$36 million in penalties urged in Bellingham pipeline blast
Federal prosecutors have recommended that the Olympic Pipe Line Co. and four other defendants in a case stemming from the 1999 pipeline explosion that killed three people in Bellingham pay more than $36 million in criminal and civil penalties and for related pipeline-safety and community-service projects.
The recommendations, made as part of a plea agreement, also call for Shell Pipeline Co. -- the incoming managing partner of the Olympic pipeline -- to create what prosecutors describe as "an unprecedented, nationwide pipeline- system compliance plan" at an estimated cost of $62 million.
In addition, prosecutors have asked that two of the three men most responsible for supervising the pipeline at the time of the fiery blast be given federal prison terms when U.S. District Judge Barbara Rothstein announces her sentences in the case Wednesday.
"It is the government's goal that this prosecution will serve as the baseline from which future conduct is measured to ensure that no other families will lose children, and no other community will endure the tragedy suffered by Bellingham on June 10, 1999," prosecutors wrote in the sentencing memorandum.
Two 10-year-old boys and an 18-year-old man died as a result of the pipeline accident.
The prosecutors' recommendations, filed yesterday in U.S. District Court in Seattle, are among the final steps in plea arrangements with Olympic and its managing partner, Equilon Pipeline Co., and three employees of Olympic when the liquid-fuel line ruptured.
A federal investigation of the rupture and ensuing explosion, and of Olympic's management of its 400 miles of pipelines, culminated in a six-count indictment.
The charges ranged from failures in the company's general operations to violations of the federal Clean Water Act.
In December, Olympic and three employees -- Frank Hopf Jr., Ronald Brentson and Kevin Dyvig -- each pleaded guilty to the counts against them. Equilon, which bought out Olympic's managing partner, Texaco Pipeline Inc. following the explosion and assumed its liabilities, pleaded no contest.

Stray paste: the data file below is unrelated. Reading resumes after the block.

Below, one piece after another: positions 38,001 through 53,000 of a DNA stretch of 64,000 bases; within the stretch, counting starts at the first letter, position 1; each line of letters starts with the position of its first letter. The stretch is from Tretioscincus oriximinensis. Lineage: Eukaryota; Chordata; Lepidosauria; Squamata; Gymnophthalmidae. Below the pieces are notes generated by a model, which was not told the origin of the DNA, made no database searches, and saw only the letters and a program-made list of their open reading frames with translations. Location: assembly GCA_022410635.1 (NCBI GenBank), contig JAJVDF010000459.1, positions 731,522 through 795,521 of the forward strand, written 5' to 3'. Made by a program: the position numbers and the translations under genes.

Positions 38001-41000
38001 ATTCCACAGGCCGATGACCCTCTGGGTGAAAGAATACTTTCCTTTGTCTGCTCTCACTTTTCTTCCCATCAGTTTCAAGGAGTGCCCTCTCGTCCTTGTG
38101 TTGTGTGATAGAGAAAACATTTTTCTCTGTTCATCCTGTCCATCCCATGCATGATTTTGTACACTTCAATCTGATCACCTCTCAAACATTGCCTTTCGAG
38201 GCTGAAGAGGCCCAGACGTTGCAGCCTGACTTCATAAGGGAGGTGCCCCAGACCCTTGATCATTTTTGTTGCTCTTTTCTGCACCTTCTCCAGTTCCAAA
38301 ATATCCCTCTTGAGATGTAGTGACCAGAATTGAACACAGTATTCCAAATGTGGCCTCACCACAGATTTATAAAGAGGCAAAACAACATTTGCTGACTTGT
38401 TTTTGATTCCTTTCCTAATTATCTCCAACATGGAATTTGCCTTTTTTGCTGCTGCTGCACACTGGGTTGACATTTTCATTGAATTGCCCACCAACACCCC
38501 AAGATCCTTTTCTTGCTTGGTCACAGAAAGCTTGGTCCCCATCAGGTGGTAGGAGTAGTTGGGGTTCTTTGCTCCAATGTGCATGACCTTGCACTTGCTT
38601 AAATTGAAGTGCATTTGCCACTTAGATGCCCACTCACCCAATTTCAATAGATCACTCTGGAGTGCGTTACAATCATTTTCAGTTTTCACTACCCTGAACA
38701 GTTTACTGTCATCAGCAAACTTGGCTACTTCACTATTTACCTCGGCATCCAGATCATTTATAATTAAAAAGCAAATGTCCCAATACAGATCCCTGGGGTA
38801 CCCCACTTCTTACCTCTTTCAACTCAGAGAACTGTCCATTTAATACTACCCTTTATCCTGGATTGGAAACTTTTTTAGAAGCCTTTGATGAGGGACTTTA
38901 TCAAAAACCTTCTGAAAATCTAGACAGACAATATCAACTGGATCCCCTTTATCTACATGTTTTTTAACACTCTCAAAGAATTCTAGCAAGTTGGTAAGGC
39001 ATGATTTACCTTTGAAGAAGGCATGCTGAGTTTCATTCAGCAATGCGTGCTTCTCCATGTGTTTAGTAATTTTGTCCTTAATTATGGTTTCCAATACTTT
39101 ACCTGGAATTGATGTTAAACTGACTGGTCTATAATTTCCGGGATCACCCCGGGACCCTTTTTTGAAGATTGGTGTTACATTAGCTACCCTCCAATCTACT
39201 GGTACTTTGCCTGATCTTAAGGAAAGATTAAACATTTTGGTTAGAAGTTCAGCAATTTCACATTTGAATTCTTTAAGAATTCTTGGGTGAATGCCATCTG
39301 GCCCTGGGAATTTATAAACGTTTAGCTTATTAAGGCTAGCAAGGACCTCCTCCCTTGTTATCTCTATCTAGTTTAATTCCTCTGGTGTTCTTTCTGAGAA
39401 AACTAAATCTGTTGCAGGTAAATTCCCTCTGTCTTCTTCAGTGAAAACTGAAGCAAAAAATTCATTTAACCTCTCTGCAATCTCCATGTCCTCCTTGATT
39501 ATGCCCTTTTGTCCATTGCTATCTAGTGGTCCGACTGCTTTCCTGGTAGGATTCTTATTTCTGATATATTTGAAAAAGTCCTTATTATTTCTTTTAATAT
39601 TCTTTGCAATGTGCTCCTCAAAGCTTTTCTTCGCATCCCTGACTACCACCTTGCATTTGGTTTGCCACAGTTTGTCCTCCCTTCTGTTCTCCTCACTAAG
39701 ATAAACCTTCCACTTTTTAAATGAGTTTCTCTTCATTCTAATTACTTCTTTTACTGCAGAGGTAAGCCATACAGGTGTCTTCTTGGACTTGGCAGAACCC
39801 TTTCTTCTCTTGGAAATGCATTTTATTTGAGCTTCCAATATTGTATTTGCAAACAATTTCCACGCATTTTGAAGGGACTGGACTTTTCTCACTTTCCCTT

The prosecutors' recommendations essentially agree with those suggested by each defendant in documents also filed in federal court this week.
Beyond $15 million in penalties called for against Equilon, prosecutors encourage the court to approve a plan by Shell Pipeline Co., Equilon's corporate successor, to develop and implement "an unprecedented, nationwide pipeline-system compliance plan valued at up to $62 million."
The plan would, among other measures, call for more frequent and aggressive pipeline inspections, set immediate response standards for pipeline defects and improve testing and auditing of pipeline operations. It would cover some 2,100 miles of pipelines across the country that Shell operates.
Under the recommendations, Equilon's $15 million penalty would be paid over five years, with $5 million going toward two community-service projects in Bellingham.
Prosecutors also recommend that Olympic pay a $6 million fine over five years and require the company to design its own compliance plan to improve pipeline safety. Prosecutors say that plan will cost the company an estimated $15 million.
In addition, prosecutors have recommended that Hopf, the manager and vice president of Olympic at the time of the explosion, serve six months in federal prison and pay a $1,000 fine; Brentson, an employee in charge of the computer- control center for the pipeline, serve three months in prison and pay a $1,000 fine; and Dyvig, a control-center operator responsible for monitoring the section of pipeline that ruptured, get one year of probation and pay a $1,000 fine.
P-I reporter Lewis Kamb can be reached at 206-448-8336 or firstname.lastname@example.org
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